Aesop Rock – None Shall Pass
By Nick Woodside Wednesday, 5 Sep 2007

I’m not as into hip hop as I used to be.

I sort of peaked as a hip hop follower in the mid-90’s, back when I would buy 12″ singles of indie rappers that would probably never sniff a full length in their careers. There was a lot of really good stuff out there back then. I had countless tapes I dubbed off Fakts One’s WBRS show that I would wear the shit out of. That said, the indie hip hop genre got kind of stale to me after a while. Everyone was ripping the same abstract opponent over beats that all tried to sound different in the exact same way (if that makes any sense). Now it takes kind of a lot for a hip hop album to hold my attention, so much so that I really don’t feel capable enough to review one. That sucks because Aesop Rock’s new album “None Shall Pass” probably deserves more than “Music of the Week” raves.

First off, yeah he’s lyrically dense. That’s the standard starting point for any review but it’s kind of a cop out. It suggests that he’s cramming his verses with as many words as possible because he’s got nothing better to say. There’s plenty of narrative woven through the density of his words, you just have to work for it. Listen enough and these bit of story will float to the surface for you to piece them together. Regardless of subject, he’s got one of the better voices and flows around. Still, the best flow in the world isn’t going to make a bit of difference if the beats suck, which, since I’m raving about it, they obviously don’t. This album’s production is split almost evenly between Aesop and Blockhead (aside from one track each from El-P and Rob Sonic) and there’s really not a bad song in the bunch. Aesop got some shit for producing most of “Bazooka Tooth” himself but he’s definitely gotten better in that regard. I don’t think anyone can complain about his work on “Catacomb Kids” or “Citronella” this time around. As good as his beats are though, Blockhead’s work absolutely shines. From the upright bass of “Bring Back Pluto” to the mellow vibe of “No City” all of his tracks are spot on. I’ve already read plenty about the first single “None Shall Pass” so I’m not going to rehash any of that. It should be noted, however, that it sounds like nothing else on the album.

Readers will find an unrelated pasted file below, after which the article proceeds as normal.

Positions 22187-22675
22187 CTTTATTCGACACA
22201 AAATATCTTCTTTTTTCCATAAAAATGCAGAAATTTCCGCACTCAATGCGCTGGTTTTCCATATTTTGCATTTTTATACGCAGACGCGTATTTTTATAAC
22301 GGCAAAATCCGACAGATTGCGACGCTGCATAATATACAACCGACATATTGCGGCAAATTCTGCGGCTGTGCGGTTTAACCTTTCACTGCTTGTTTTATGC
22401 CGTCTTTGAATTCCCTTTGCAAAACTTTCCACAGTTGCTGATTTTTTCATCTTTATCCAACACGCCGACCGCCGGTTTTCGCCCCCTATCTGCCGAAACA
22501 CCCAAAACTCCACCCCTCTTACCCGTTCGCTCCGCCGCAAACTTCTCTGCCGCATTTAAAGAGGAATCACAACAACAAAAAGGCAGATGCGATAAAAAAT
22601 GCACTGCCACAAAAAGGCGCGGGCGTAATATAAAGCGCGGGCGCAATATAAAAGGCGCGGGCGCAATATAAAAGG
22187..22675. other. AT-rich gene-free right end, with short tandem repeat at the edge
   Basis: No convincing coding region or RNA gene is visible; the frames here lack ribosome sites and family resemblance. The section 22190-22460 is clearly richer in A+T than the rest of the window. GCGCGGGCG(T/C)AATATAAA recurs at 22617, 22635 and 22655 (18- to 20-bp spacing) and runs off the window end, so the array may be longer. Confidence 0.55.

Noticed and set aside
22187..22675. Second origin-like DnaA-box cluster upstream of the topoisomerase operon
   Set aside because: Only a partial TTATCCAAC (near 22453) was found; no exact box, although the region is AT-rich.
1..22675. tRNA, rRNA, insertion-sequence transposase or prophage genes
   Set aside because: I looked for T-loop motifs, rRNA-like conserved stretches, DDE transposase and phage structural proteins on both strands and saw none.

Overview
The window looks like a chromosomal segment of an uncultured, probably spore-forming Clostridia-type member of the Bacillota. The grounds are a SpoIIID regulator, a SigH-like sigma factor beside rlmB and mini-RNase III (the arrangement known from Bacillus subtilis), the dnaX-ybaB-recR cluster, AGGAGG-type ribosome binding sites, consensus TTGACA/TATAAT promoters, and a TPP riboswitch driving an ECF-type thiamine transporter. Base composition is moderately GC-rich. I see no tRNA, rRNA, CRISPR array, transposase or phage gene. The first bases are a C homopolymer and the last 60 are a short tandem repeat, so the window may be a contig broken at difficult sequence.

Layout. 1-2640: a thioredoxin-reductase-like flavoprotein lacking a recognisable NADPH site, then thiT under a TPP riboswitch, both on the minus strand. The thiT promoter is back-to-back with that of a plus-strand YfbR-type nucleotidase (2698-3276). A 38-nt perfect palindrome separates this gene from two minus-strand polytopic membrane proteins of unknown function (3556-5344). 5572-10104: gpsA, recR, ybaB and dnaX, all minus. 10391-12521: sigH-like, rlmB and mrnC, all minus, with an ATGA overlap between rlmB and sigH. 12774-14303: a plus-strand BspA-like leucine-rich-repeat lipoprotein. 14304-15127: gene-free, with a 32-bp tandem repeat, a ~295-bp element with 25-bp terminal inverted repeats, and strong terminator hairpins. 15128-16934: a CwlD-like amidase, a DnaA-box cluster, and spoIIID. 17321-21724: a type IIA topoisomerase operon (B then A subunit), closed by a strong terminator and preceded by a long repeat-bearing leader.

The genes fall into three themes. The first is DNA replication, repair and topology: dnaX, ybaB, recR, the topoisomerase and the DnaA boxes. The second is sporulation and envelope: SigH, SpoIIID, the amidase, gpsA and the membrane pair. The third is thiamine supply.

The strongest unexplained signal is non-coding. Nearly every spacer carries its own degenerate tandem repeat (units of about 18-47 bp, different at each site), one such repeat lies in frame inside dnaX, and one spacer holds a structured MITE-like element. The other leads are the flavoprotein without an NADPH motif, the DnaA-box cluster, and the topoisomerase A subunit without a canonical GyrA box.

I think anyone who brings up this album is legally obligated to talk about his collaboration with the Mountain Goats’ John Darnielle. Honestly, the ridiculous beat and the hooky chorus of “Coffee” are much more worthy of discussion. That’s not a negative, it just doesn’t add all that much to the song. I’m much more likely to have “We don’t need no walkie talkies” running through my head than Darnielle’s minute of singing. Still it’s one of the standout tracks of the album, especially if you count the “hidden song” follows as part of it. After a few minutes of silence, Blockhead closes out the album with an understated guitar track that’s so slick even a kazoo solo can’t fuck it up (seriously). Meanwhile Aesop spins his most straight forward narrative on the album using pigs as a metaphor for everything that’s wrong in the world. It’s a perfect way to close out the record.

Wow this ended up being being much more of a full article than I was expecting. I guess I am capable of reviewing a hip hop album without sounding like (too much of) a jackass. Then again, maybe if more hip hop albums grabbed my attention I’d have more practice. It’s not my fault, that’s for sure. Anyway, let’s slap a rating on this thing and be done with it. Great!

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